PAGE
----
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New Home Owners

The Social Challange

The decline in homeownership between 2005-2020 means 1.4 million more homes are being rented instead of owned and homeownership aspirations are not being met. Excluding those over the age of 65 years old, homeownership levels have reduced from 72.7% in 2004 to the current level of 57.7%. Homeownership levels in England have increased among those over the age of 65 years old from 72% to 78%. In every other age bracket, homeowner levels have declined. (Source: MHCLG).  


According to Housing Europe, 20 out of 27 other European countries now have a higher proportion of home ownership than the UK (source:; Resentful Renters). 


There is widespread consensus that the UK is suffering from an acute housing problem with a market that is fundamentally broken.
The large majority of People prefer home ownership over renting. The Building Society Association (BSA) survey in June 2018 found three-quarters (75%) of people aged 25-34 aspire to own their own home, with less than 3 in 10 (28%) currently doing so. 

Of the 48% who currently do not own a home, only half (53%) were ever likely to. Given the situation has potentially worsened since the survey, these numbers may be conservative (see Figure 1 & Figure 2). 

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The social challenge regarding many people’s ability to acquire a UK property is clearly evidenced above. The challenge continues to worsen, despite government support through reduced stamp duty, Help to Buy, and other measures to slow the growth in the private buy to let market. There are a number of reasons for this. These include a shortage of affordable housing, planning restrictions and affordability. A key area cited is the ability to raise the required deposit. This remains a significant barrier to realising the dream of home ownership.

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Why does the challenge exist?

Modern Neighborhood

Access to mortgage lending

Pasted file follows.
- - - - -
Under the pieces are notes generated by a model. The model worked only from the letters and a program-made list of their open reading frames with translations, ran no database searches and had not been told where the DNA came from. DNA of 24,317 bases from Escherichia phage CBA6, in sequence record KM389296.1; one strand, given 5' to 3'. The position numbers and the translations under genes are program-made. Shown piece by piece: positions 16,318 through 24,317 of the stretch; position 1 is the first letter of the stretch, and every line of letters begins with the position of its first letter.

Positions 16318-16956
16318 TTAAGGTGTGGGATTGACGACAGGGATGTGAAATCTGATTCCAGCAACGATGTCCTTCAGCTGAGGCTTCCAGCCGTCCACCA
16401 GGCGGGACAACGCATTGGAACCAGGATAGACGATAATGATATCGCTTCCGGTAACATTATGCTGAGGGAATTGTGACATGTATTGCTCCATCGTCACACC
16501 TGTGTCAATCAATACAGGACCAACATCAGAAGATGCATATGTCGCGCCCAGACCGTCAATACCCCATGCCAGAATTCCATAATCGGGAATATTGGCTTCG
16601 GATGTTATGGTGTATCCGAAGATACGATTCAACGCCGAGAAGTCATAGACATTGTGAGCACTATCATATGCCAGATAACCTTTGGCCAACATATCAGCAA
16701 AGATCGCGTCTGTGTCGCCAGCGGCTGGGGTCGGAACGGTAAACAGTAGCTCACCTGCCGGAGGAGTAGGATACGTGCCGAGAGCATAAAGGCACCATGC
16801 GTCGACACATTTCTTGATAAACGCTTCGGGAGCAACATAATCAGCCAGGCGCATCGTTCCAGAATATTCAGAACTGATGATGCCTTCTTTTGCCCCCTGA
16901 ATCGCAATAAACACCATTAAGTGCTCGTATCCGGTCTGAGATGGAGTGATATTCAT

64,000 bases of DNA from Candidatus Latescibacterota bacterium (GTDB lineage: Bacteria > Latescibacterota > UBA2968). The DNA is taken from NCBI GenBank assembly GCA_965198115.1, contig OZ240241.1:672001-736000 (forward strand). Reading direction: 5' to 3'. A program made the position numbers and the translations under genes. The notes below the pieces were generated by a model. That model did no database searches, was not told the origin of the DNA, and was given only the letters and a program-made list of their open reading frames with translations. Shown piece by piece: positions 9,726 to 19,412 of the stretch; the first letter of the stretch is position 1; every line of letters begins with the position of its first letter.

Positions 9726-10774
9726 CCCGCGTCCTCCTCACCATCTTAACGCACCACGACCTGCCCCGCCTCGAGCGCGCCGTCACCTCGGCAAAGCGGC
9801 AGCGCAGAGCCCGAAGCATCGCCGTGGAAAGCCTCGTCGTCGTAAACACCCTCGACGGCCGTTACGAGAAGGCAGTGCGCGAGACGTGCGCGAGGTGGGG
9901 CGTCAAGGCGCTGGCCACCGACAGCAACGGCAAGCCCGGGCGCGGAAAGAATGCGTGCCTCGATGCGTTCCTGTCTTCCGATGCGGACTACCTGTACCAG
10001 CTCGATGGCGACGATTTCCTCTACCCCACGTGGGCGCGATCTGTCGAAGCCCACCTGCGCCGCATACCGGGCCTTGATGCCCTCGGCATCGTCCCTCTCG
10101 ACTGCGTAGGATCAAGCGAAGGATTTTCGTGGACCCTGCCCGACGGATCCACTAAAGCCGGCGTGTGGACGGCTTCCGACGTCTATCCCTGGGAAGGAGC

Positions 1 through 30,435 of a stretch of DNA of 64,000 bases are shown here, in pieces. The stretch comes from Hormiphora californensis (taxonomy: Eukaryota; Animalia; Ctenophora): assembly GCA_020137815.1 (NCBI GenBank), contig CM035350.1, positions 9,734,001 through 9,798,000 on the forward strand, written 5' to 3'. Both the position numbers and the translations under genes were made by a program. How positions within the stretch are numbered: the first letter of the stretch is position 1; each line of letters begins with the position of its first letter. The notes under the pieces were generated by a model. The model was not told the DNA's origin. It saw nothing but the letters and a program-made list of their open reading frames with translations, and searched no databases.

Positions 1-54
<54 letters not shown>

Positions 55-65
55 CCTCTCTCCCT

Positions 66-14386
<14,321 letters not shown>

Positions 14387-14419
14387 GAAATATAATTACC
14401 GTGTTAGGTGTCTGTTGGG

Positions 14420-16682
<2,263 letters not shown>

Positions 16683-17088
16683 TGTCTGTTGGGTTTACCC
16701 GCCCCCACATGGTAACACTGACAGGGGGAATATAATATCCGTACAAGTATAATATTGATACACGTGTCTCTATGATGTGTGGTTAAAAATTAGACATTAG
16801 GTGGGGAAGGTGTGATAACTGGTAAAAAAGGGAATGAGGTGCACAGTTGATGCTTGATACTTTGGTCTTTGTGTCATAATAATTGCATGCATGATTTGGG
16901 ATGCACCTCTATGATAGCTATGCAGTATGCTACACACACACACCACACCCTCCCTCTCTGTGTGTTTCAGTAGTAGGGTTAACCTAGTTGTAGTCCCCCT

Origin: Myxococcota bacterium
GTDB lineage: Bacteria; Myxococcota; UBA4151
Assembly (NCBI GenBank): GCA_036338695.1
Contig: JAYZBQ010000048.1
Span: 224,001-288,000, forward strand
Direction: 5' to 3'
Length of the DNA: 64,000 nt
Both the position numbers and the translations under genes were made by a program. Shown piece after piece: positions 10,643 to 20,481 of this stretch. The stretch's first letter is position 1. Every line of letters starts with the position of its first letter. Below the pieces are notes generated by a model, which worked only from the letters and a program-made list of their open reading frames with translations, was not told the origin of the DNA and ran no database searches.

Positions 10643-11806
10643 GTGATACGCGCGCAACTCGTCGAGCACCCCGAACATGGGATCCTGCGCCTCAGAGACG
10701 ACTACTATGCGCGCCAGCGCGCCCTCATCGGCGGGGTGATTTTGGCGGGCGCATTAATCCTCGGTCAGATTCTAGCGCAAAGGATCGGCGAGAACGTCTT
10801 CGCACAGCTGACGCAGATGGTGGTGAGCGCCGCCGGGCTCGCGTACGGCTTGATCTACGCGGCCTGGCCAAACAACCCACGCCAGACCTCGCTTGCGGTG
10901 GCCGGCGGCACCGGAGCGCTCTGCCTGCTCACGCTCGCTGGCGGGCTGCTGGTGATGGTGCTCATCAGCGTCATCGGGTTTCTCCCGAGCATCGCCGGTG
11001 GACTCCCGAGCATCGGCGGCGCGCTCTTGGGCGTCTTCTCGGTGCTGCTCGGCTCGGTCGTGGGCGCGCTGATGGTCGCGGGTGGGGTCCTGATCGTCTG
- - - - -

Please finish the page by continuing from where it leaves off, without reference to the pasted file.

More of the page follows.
Since the 2008 global financial crisis, changes to the mortgage market have rationed the availability of first time buyer mortgages.
With the recent low interest rate environment, we now find first time buyers’ mortgage payments as a percentage of income have declined dramatically (see Figure 4). Obtaining a mortgage, however, is a lot more challenging.

Tighter financial regulation has resulted in mortgage qualification being harder and deposits higher. Basel banking rules require higher capital allocation for high LTV loans. Regulatory changes imposed by the Bank of England Financial Policy Committee discourage banks offering mortgages with greater than 4.5 times income multiples. 
Analysis of the new affordability stress tests showed that 2.8m first time buyers’ households could afford a particular mortgage payment, but only 974,000 would qualify for this. Over time, this dynamic has created 3.57million ‘Resentful Renters’ – people who would’ve been homeowners before the financial crisis, but now are not” (Source: Resentful Renters). 

The evolution of the private rental sector

The traditional Buy to Let (BTL) sector has experienced major change in recent years, with its primary goal seeking to address tenant and landlord inequality with the introduction of changes to stamp duty levels, reduction in tax benefits on interest and the Tenant Fees Act. The result has seen the following trends within PRS:
New BTL mortgages have declined by 32% in two years (Source: Savills Research, English Housing Survey).
Landlords are passing on increased costs to renters through annual rent increases (Source: ARLA).
Demand for rentals is at an all time high though supply is rapidly decreasing as more landlords sell properties 
A move to short term lettings (i.e. Airbnb) is occurring with many renters facing eviction as a result

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Saving for a deposit

Home ownership for many remains a distant dream. The only way to guarantee this is to raise the required deposit whilst potentially servicing rental payments. Research suggests the average time for a couple to save for a 15% deposit is 4 years 9 months and a single person 10 years and 3 months (Source: Hamptons International). 
Additionally, the amount required has grown significantly with the median LTV for first time buyers below 85%. (Source: Council for Mortgage Lenders/UK Finance)

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